Paired opposite CCI s was first described by Lever and Dahan in 2000. [7] Until now, several studies indicated the positive advantages of paired opposite CCI s ; Ben Simon and Desatnik compared the effects of paired opposite CCIs and a single CCI in correcting PEA. They found that paired opposite CCI s has an enhanced effect in correcting astigmatism compared with a single CCI when using keratometric findings. [2] Paired opposite CCIs is a relatively simple technique requiring no extra surgical equipment. [16] Our study showed that this method is a safe and effective procedure in reducing pre-existing corneal astigmatism in cataract surgery with the same amount HOA s such as coma and trefoil.

Although endophthalmitis and early wound-related complications are inherent disadvantages of CCI, [20],[21] no cases of endophtalmitis were seen in our study. This is in line with the results of Miller et al. that reported a low prevalence of endophthalmitis after temporal clear cornea incision phacoemulsification (0.05%). [22]

Our study while having much strength included some limitations that should be considered. In our study, we did not analyze effects of the surgically induced change in optical aberrations on image quality using an image plane metric, such as the point-spread function or Modulation Transfer Function (MTF). Furthermore, the small sample size inhibits more subgroup analysis. More research to assess the long-term outcomes and a larger sample is warranted.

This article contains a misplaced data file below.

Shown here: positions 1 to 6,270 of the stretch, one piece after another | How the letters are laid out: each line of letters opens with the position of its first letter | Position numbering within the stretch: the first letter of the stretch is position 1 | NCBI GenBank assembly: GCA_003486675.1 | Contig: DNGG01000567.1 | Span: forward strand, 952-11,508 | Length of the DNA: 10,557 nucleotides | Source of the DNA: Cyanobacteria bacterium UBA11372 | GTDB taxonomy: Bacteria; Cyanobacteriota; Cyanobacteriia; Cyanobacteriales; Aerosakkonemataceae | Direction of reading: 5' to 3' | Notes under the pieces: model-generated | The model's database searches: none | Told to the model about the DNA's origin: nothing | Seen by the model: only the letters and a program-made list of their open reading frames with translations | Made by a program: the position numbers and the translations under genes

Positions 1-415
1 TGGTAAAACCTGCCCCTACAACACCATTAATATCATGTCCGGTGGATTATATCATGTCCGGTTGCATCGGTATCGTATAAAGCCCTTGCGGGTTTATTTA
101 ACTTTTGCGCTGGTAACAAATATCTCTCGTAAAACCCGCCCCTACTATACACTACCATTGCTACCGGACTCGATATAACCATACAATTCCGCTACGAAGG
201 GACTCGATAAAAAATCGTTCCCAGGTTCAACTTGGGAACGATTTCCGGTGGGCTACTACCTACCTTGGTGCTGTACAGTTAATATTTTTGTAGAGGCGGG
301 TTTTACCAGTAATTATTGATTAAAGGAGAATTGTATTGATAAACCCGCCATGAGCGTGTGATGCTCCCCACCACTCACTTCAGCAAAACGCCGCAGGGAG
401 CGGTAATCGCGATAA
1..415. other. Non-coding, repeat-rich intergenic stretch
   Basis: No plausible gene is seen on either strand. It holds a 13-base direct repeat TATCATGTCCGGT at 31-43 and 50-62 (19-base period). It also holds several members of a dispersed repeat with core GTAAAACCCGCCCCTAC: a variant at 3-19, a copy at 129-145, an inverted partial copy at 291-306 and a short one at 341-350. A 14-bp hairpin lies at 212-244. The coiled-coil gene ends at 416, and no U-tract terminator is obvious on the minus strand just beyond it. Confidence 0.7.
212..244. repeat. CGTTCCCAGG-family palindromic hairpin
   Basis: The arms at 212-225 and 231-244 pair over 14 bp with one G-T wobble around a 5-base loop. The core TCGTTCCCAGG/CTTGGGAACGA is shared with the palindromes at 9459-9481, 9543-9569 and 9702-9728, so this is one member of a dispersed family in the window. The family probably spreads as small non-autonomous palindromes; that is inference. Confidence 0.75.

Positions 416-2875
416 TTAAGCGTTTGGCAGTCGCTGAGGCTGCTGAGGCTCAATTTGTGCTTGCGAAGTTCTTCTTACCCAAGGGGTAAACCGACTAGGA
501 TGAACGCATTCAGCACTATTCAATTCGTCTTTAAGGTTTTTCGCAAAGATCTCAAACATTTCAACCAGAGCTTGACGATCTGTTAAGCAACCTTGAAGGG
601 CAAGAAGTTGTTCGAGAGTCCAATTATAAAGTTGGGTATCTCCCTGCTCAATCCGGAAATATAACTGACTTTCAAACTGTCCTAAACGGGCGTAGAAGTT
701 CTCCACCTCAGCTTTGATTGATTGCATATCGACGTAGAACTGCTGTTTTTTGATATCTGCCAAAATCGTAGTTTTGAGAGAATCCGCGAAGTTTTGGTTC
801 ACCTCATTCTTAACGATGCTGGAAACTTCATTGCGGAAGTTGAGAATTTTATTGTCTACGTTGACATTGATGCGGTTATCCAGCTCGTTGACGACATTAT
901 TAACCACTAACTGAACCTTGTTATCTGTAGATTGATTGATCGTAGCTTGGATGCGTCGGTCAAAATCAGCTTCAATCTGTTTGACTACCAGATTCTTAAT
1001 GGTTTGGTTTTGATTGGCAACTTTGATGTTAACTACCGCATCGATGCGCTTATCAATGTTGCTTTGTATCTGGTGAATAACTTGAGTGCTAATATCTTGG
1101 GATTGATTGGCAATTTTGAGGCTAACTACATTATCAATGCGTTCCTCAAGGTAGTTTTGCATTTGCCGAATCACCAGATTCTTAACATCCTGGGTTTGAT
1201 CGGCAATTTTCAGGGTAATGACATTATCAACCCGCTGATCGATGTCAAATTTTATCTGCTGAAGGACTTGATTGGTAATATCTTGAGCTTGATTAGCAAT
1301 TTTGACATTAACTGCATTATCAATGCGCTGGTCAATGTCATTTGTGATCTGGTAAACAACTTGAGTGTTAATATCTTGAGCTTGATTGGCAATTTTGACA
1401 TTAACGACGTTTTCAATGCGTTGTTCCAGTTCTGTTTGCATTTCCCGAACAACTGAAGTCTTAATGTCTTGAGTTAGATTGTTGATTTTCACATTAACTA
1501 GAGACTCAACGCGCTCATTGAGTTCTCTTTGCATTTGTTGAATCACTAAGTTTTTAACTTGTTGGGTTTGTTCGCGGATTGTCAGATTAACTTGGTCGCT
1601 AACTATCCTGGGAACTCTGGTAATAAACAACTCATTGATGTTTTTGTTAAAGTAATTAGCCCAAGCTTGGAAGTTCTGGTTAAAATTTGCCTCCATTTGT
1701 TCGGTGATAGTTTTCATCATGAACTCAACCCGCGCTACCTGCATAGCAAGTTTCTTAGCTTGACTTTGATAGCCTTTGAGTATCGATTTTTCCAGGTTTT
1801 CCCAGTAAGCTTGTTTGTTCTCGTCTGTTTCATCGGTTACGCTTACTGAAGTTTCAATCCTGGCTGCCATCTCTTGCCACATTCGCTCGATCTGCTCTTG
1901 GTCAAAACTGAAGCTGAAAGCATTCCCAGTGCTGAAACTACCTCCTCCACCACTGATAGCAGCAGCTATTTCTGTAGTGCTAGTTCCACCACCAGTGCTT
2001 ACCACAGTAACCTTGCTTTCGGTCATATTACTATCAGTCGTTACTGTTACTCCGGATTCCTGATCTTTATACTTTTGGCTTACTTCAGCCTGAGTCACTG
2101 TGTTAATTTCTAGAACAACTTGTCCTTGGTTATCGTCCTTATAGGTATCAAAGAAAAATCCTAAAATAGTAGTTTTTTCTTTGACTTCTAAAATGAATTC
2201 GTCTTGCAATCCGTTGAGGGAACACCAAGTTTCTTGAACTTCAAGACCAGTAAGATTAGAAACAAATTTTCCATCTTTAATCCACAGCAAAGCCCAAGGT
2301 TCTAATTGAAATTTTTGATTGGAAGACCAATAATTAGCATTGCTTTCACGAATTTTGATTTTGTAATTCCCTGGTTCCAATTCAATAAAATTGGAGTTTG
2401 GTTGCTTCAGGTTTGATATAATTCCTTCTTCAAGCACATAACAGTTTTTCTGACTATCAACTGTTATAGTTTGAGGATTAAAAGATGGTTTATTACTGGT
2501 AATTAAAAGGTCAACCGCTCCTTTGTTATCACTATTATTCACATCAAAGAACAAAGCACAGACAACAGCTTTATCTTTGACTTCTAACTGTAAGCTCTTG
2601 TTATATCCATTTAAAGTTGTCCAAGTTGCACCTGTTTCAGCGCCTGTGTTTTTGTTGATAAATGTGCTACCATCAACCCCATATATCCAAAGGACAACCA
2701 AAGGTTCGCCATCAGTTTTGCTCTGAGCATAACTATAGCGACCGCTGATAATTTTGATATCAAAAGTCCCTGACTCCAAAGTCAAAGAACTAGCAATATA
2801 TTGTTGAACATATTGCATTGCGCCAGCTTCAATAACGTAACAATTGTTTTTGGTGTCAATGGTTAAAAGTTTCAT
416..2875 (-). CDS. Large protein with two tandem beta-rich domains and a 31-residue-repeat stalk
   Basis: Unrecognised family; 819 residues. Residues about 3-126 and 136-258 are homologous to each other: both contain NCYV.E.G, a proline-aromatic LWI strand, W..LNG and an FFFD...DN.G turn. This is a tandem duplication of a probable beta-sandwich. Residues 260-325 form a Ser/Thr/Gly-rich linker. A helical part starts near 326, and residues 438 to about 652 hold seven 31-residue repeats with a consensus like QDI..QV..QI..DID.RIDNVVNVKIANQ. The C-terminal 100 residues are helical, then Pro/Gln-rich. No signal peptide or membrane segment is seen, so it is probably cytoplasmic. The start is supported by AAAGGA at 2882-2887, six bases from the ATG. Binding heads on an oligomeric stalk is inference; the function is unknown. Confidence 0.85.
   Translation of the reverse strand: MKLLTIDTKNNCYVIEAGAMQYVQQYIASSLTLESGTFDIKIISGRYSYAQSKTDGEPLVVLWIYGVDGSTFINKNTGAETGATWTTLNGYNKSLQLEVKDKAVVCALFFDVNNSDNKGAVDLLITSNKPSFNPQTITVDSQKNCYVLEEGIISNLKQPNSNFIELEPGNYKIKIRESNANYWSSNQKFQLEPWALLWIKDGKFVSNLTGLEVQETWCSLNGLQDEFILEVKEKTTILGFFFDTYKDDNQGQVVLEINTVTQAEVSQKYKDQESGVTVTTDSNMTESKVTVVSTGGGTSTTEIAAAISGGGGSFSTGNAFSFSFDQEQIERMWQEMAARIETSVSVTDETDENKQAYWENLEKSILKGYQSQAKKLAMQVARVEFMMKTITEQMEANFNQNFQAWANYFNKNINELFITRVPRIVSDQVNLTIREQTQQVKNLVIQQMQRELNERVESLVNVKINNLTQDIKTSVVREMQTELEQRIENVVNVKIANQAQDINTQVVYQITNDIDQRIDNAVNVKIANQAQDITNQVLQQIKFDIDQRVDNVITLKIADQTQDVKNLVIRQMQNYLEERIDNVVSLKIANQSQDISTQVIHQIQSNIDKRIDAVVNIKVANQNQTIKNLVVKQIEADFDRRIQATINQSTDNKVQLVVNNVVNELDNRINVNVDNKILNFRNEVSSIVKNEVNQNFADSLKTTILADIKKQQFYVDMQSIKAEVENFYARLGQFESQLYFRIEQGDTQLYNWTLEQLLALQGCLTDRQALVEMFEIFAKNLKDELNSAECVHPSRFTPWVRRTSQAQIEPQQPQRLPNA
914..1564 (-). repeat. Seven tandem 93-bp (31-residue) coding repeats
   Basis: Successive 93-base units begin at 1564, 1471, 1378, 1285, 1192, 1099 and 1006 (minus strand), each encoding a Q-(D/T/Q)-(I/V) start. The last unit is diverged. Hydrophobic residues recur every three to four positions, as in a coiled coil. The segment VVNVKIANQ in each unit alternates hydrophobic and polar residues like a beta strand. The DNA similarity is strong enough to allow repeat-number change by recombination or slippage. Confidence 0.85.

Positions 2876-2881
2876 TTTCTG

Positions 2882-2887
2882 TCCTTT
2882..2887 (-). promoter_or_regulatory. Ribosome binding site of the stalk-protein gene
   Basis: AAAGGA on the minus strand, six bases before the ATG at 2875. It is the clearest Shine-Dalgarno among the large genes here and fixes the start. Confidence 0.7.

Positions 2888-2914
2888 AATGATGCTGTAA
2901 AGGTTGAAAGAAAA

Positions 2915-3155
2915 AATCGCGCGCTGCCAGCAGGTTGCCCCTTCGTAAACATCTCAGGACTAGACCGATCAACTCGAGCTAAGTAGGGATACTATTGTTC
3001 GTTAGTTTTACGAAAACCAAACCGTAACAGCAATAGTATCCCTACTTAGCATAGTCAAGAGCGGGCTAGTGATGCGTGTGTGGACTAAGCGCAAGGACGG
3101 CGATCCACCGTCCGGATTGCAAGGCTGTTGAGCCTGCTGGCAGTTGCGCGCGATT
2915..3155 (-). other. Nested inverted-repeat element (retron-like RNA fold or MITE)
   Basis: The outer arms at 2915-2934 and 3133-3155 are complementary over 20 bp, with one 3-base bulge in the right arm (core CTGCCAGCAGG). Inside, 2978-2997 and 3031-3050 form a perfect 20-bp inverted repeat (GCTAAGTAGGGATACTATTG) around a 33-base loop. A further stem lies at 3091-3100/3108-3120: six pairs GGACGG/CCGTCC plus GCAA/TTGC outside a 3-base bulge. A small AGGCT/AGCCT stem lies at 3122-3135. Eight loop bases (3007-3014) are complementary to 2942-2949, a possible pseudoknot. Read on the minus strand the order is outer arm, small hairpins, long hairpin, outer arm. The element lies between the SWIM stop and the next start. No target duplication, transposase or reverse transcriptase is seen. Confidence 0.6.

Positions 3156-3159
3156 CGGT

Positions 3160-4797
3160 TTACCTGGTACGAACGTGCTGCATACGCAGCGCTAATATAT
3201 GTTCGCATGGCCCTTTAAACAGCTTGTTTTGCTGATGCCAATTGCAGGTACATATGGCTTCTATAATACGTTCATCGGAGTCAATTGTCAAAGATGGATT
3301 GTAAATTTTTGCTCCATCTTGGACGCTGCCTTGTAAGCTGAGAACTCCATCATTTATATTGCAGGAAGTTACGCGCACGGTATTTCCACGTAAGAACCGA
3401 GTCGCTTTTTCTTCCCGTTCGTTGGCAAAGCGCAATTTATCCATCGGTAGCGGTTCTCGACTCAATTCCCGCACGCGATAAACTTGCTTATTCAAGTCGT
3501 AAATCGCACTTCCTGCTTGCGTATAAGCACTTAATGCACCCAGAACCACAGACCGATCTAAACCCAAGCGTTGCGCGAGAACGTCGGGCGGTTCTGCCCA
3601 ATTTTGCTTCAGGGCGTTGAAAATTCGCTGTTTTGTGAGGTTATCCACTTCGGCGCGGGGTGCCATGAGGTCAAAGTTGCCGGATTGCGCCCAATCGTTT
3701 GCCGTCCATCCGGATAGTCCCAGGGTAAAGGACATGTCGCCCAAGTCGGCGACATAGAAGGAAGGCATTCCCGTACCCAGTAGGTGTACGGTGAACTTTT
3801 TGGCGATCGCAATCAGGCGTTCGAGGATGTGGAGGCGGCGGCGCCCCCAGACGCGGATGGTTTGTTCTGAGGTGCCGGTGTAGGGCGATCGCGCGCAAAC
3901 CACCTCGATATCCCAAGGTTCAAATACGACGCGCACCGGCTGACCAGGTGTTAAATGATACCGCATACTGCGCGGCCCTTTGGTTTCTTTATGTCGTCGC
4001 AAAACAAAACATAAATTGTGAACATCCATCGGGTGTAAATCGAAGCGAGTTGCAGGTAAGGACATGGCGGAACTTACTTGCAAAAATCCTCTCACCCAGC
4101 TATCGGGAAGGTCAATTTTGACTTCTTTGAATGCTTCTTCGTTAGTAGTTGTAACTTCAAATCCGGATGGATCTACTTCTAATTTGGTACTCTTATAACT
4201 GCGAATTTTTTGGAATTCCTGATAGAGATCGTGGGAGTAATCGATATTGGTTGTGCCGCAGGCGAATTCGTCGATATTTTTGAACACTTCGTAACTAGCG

Despite these limitations, the current study appears to be unique in that it used a standardized measure, [11],[12],[13] to quantitatively evaluate the optical wavefront aberrations of paired opposite CCI s in addition to its astigmatic correction, in comparison with single CCI and provides further evidence for the applications of paired opposite CCI s in cataract surgery.

 
  References Top

1.Spaeth GL, Danesh-Meyer H, Goldberg I, Kampik A. Ophthalmic Surgery: Principles and Practice. Graefes Arch Clin Exp Ophthalmol, Saunders, Philadelphia: vol. 251, 2011; p. 1047. ISBN 978-1-4377-2250-5.   Back to cited text no. 1
    
2.Ben Simon GJ, Desatnik H. Correction of pre-existing astigmatism during cataract surgery: Comparison between the effects of opposite clear corneal incisions and a single clear corneal incision. Graefes Arch Clin Exp Ophthalmol 2005;243:321-6.  Back to cited text no. 2
    
3.Pfleger T, Skorpik C, Menapace R, Scholz U, Weghaupt H, Zehetmayer M. Long-term course of induced astigmatism after clear corneal incision cataract surgery. J Cataract Refract Surg 1996;22:72-7.  Back to cited text no. 3
    
4.Tejedor J, Murube J. Choosing the location of corneal incision based on preexisting astigmatism in phacoemulsification. Am J Ophthalmol 2005;139:767-76.  Back to cited text no. 4
    
5.McDonnell PJ, Taban M, Sarayba M, Rao B, Zhang J, Schiffman R, et al. Dynamic morphology of clear corneal cataract incisions. Ophthalmology 2003;110:2342-8.  Back to cited text no. 5
    
6.Rainer G, Menapace R, Vass C, Annen D, Findl O, Schmetterer K. Corneal shape changes after temporal and superolateral 3.0 mm clear corneal incisions. J Cataract Refract Surg 1999;25:1121-6.  Back to cited text no. 6
    
7.Lever J, Dahan E. Opposite clear corneal incisions to correct pre-existing astigmatism in cataract surgery. J Cataract Refract Surg 2000;26:803-5.  Back to cited text no. 7